In the absence of any concrete information, the press and brokerage houses latched onto rumour. They became enthusiastic boosters of the Windfall play, fuelling even more optimism in the market. The Northern Miner congratulated the “Mining MacMillans” for taking an intelligent gamble on the Prosser claims and The New York Herald Tribune reported a “major base metal drill core.” Brokers added credence to the rumours by reporting them to investors as fact. “Frustrated by their efforts to get accurate information and feeling under compulsion to provide whatever information was available, (the brokers) gave out such reports as they were able to gather,” concluded Justice Kelly. Just like during the Bre-X mining scandal that was to hit three decades later, the information mongers whose impartiality is so vital to the investing public were either unable or unwilling to see that the emperor was wearing no clothes.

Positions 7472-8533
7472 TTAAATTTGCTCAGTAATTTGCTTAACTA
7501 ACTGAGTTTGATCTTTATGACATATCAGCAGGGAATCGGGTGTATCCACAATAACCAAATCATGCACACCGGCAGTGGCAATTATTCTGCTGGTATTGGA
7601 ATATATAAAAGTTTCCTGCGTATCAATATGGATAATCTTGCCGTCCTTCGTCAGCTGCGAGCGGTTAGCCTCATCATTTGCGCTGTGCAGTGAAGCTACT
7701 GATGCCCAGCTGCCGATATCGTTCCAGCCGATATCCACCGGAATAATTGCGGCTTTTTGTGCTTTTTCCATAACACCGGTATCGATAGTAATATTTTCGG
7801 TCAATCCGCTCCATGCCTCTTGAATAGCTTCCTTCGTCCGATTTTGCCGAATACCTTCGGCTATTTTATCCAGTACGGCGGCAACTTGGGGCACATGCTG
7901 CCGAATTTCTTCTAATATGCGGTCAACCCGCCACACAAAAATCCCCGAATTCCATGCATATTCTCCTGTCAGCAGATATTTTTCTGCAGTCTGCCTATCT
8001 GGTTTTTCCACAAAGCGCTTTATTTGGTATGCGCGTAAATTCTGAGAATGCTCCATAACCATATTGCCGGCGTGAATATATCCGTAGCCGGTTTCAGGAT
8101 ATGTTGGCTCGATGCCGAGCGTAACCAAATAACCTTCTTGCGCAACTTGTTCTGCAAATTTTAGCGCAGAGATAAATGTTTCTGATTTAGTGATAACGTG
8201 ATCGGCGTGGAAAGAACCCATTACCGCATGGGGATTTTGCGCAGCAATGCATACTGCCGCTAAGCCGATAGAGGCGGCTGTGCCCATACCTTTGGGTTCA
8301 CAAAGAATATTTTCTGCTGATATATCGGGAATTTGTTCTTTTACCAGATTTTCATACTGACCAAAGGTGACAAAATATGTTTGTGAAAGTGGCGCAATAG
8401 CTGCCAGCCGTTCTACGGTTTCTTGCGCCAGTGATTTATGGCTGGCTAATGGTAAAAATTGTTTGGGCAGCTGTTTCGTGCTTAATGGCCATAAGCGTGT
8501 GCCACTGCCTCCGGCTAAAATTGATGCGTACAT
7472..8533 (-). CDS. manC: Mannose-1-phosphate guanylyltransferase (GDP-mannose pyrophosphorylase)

Throughout this frenzy, the MacMillans kept their lips sealed save for two statements issued to the press on July 7th and again, under orders from the TSE, on July 15th. Both releases were equivocal, saying little more than that the first hole had been stopped at 530 feet, the core had not yet been sent for assay and drilling would continue. The second release read as follows:
“In view of the activity in the shares of Windfall Oil and Mines Limited over the past weeks, a meeting was held yesterday afternoon at the offices of the Ontario Securities Commission with the officials of the Company and of the Toronto Stock Exchange to review the situation.
At this discussion it was established, to the satisfaction of those present, that no assays of drill cores taken from the property have been made to date. No such assays have been made, since the first drill hole of the Company had not yet been completed. Any stories of assay results are unfounded and do not come from the Company.